I came across Chris ‘Mr Ekow’ Gaisie a couple of years ago. Hip hop has changed a lot in the last 15 years and the boom bap sound of the 90s that defined the genre has evolved and mutated in all sorts of directions. From a first listen to tracks like ‘When Space Stares Back’ or ‘Lift Off’ it is clear that Mr Ekow is part of this evolution. It’s refreshing to hear MCs who aren’t clinging on to the tropes of yesteryear, and with the release of his new EP ‘Between Haircuts’, we thought we’d catch up with the man himself.
So, introduce yourself, my good sir!
I’m Mr Ekow, a 25 year old rapper from Croydon who stands by the opinion that The Last Action Hero is a great film that was too ahead of its time – people weren’t ready for the satire!
Your style clearly shows a love for hiphop generally, but draws quite noticeably from some more recent developments in the genre.
Thanks, I’m glad that comes across. I’ve got a love for that 90s golden age of hip hop sound, but I think we’re in another one now!
The great stuff might not be all over the radio but there are so many incredible artists making dope and innovative hip hop around the globe – you just have to look a bit harder.
Who are your main influences and why? (One MC, one beatmaker, one album)
I’ll say Andre 3000 (Outkast) is a big one for me. On a purely technical level, I’ve always loved how he puts his rhymes together- his flow, his delivery and his wordplay. On top of that, his versatility and inclination to go completely left and try something different is inspiring.
Beatmaker is a tough one, but I’ll go for Flying Lotus. I was put on to him quite late in 2012, but it was like opening up a new world to my ears! Clearly inspired himself by the soulful swing of legends like Dilla and Madlib, but then completely owns his style as he injects his own insane electronic, nu jazz vibe.
As for album, I’ll go for Dizzee Rascal’s Boy In Da Corner. It’s easily one of the most personally influential albums of my early teens. Not only is it sonically a beast, but it’s full of incredible, honest songwriting that’s stayed with me to this day. Mad to think he was only 18 when he released it and for me, it’s yet to be topped in the grime genre.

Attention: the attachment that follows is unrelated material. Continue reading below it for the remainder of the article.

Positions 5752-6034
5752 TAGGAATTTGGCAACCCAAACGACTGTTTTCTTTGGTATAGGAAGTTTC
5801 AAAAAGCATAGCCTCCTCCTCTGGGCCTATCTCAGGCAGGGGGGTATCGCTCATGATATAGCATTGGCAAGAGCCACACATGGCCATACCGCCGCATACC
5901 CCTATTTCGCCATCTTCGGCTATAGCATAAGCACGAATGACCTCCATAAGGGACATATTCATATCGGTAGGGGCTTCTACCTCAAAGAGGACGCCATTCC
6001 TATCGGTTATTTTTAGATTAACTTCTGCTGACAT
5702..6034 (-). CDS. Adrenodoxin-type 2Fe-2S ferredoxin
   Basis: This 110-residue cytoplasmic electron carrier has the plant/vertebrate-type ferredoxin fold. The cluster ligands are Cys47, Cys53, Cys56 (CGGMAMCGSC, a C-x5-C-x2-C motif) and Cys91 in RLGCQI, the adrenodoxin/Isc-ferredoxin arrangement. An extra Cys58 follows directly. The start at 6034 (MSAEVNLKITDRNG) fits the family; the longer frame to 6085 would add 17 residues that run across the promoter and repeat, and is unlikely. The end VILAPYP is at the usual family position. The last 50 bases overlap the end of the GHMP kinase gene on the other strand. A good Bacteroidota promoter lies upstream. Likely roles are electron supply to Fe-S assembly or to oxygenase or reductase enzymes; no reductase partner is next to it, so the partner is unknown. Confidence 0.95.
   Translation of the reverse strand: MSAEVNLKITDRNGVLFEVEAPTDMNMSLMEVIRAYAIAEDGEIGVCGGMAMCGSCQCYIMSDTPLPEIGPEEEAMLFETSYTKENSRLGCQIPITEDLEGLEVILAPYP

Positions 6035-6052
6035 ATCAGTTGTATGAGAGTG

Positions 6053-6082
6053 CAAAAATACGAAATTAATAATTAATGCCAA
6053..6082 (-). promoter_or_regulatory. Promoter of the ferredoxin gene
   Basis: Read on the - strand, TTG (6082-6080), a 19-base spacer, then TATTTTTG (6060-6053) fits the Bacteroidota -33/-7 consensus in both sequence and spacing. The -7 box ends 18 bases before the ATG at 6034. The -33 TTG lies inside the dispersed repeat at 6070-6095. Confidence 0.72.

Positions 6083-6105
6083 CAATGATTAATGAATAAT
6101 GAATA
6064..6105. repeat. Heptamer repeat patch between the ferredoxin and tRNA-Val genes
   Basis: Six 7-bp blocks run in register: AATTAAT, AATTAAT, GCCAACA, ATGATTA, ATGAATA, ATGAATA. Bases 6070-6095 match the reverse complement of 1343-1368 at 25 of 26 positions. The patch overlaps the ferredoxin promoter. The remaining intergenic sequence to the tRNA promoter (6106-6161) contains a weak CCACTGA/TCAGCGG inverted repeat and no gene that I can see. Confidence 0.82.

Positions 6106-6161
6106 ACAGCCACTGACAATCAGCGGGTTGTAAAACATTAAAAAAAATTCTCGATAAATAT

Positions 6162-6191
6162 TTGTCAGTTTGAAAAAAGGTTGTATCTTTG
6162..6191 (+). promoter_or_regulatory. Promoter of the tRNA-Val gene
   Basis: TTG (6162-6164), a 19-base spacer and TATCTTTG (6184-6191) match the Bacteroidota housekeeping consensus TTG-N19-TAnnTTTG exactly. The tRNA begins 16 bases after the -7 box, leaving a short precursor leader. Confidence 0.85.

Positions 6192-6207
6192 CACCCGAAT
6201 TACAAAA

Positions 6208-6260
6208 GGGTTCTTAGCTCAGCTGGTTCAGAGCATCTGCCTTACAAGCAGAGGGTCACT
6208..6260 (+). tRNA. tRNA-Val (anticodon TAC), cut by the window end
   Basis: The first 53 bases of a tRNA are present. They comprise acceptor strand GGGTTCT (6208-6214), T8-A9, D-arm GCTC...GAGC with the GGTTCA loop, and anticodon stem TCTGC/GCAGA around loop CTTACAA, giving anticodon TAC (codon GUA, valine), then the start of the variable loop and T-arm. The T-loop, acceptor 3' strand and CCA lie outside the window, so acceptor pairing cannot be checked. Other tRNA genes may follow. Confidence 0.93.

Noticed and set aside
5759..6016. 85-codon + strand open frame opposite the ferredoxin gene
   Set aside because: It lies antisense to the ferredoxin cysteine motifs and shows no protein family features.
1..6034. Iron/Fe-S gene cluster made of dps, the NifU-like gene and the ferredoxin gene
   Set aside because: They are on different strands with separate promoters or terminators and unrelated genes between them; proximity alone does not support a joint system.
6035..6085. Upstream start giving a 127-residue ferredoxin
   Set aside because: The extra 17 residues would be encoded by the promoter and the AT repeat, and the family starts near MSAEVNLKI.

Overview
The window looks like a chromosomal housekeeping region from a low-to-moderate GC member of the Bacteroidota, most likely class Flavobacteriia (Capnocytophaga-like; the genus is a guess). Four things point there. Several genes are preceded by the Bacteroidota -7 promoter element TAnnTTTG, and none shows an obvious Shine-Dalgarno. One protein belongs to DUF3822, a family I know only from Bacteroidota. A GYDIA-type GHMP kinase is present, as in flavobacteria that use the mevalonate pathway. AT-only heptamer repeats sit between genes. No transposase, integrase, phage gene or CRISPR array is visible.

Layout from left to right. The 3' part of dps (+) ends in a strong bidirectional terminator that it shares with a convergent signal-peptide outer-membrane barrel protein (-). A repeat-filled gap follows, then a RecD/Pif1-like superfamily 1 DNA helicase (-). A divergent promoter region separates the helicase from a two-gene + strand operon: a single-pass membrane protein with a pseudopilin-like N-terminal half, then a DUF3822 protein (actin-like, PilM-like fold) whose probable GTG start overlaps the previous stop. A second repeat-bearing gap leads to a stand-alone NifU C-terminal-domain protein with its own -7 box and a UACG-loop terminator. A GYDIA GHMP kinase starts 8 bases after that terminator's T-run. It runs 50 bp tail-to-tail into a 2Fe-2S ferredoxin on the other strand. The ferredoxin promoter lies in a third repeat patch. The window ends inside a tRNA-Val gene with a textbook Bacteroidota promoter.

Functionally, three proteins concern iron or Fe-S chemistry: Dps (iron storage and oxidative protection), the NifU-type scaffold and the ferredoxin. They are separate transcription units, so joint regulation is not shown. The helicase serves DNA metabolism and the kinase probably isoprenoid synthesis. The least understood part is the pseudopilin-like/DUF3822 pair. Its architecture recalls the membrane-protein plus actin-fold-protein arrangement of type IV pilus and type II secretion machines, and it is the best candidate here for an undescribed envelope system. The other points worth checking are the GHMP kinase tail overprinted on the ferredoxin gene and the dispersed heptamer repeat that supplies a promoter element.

Although you are essentially a solo artist, your work is very collaborative, working with different beat makers, singers and rappers? What have you learnt about collaboration so far, and how do you choose who to work with?
I love collaboration! I think the whole focus on the ‘auteur’ does a bit of a disservice to the creative process – very rarely is it just one person doing everything. Most of my collaborations have just been through natural friendships and people who I personally admire artistically. Every now and then I’ll reach out to someone outside of my immediate network, just because I think what they do creatively is dope.
From collaborating, I’ve learnt that when you’re working with other people you have to develop a trust that allows them to truly add to the overall creative perspective. That looks different case-to-case and there are times where I’m more prescriptive in what I’m looking for or times I may have a creative disagreement, but it’s important that everyone feels at ease enough to have those conversations.
Your new EP, Between Haircuts is out now. What’s the thought behind that title? What themes do you address on the project?
In a broad sense it’s about dealing with the weird transitional periods of life. Especially as a Christian you get introduced to Jesus and the hope of heaven…. but then you still have to deal with a lot of not-so-great stuff in-between. I just wanted to do something real.
In society, especially in the Instagram age, we’re constantly trying to show our best side. Even in church, we’re super quick to dance around our problems with small chat and the usual “I’m blessed” rhetoric. I wanted to do away with the pretence and try to tackle some difficult subjects that I think a lot of people relate to.
The EP covers existential doubts around purpose, dealing with lust, escapism, losing faith and coming to terms with brokenness. I hope listeners are encouraged to face their issues and know that whatever stage they’re at in their journey, it is a journey, and you’ve got to keep going.
When do we get another Mr Ekow LP and what other plans do you have for the future?
Hopefully a 2018 LP release is doable, but in the meantime I plan to keep gigging. I usually play in an acoustic trio setup, which has worked really well. However the EP launch was the first time I had my own full band and I’d love to do more of that!
I may potentially look into running my own regular nights in Croydon too as the EP launch was a lot of fun– I got a ton of visual artists to exhibit their work that linked to the theme, as well as holding an open mic and support from local artist Ruth-Ellen. It was a really good vibe and I think Croydon is (finally) becoming quite the hotspot for arts scene.